Latest Jason Isbell Articles
Pro-shot video of Jason Isbell & The 400 Unit’s “Stockholm” from ‘Warren Haynes Presents The Benefit Concert Volume 16,’ which features highlights from the 2014 benefit concert and is due on Friday, has been shared.
Sheryl Crow welcomed Jason Isbell for a Bob Dylan song during her set at the 2019 Newport Folk Festival.
Bob Weir, Margo Price, The Highwomen and Jason Isbell were among the performers at a BMI-hosted ceremony honoring Dwight Yoakam last night in Nashville.
Jason Isbell, Sadler Vaden and Jimbo Hart gave detailed tours of their live equipment for the longest “Rig Rundown” in the history of Premier Guitars’ video series.
Jason Isbell & The 400 Unit shared video featuring their performance of “Cover Me Up” from October 18, 2019 at Nashville’s Ryman Auditorium.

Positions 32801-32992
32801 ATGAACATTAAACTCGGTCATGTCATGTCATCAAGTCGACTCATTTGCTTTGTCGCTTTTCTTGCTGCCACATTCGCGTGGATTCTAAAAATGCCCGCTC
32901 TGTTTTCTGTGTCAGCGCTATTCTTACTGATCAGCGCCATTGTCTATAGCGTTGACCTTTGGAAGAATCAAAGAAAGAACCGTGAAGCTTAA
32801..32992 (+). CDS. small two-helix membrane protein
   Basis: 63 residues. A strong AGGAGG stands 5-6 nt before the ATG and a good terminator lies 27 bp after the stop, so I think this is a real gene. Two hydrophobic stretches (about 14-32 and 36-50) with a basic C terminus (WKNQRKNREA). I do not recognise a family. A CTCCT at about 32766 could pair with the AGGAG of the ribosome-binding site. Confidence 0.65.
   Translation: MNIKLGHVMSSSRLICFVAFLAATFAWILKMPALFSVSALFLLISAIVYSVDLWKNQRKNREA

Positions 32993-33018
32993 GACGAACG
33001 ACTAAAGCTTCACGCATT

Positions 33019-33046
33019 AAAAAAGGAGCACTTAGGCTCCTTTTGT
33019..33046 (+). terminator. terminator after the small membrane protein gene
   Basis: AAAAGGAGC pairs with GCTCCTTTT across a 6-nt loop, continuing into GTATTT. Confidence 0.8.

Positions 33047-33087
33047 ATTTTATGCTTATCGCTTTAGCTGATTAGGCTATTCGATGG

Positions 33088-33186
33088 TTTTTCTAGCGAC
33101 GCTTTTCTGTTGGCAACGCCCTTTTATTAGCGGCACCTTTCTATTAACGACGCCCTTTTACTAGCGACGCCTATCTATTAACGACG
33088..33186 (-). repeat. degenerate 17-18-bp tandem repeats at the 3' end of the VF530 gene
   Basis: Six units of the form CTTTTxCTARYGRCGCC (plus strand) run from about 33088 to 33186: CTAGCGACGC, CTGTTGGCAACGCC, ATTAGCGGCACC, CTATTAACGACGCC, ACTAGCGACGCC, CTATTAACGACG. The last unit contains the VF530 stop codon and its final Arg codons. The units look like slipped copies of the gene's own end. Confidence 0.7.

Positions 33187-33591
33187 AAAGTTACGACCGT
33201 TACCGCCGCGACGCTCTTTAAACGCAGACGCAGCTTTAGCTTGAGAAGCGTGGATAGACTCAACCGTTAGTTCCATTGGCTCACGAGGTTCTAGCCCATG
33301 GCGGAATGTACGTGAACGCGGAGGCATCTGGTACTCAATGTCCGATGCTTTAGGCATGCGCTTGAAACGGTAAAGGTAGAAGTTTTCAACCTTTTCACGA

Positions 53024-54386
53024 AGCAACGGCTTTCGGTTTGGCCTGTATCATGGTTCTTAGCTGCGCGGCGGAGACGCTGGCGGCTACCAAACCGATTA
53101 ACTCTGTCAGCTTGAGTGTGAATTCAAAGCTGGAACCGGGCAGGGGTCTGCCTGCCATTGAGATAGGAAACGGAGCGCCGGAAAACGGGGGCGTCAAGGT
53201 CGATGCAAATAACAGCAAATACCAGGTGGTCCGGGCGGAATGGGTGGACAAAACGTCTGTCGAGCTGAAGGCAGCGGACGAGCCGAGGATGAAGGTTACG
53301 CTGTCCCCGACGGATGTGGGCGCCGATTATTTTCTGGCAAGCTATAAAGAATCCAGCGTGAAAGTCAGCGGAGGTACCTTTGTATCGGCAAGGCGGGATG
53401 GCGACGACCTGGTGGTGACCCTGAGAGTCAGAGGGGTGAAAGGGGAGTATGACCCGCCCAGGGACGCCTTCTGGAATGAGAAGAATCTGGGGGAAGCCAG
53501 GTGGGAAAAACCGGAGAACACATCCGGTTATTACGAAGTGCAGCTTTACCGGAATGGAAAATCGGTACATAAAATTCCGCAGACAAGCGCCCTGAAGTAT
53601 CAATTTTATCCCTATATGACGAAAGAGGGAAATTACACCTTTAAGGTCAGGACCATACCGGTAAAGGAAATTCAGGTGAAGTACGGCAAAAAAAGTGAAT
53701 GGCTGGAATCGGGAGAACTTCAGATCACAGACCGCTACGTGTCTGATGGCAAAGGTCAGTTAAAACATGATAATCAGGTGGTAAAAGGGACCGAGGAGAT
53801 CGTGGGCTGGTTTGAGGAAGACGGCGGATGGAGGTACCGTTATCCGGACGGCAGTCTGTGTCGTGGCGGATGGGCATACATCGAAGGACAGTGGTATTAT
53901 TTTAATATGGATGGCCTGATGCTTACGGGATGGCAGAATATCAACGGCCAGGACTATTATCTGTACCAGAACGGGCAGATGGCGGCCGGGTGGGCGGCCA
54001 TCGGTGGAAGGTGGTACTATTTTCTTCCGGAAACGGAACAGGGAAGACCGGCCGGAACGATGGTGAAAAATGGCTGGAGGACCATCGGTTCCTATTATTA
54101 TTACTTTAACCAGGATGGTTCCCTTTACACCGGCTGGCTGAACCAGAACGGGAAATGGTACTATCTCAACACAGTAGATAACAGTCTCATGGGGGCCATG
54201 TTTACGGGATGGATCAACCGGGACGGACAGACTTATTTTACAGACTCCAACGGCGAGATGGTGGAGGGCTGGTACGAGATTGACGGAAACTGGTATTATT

Watch former Gregg Allman Band keyboardist Peter Levin join Jason Isbell & The 400 Unit on a cover of The Allman Brothers Band’s “In Memory Of Elizabeth Reed.”
Latest Jason Isbell Setlist
Jason Isbell at Walt Disney Concert Hall
- 24 Frames
- Hope the High Road
- Traveling Alone
- Live Oak
- Parking Lot Pirouette
- Tour of Duty
- Something More Than Free
- Alabama Pines
- Last of My Kind
- Pancho & Lefty
- The Hardest Part is Letting You Go
- If We Were Vampires
- Speed Trap Town
- White Man's World
- Cover Me Up
About Jason Isbell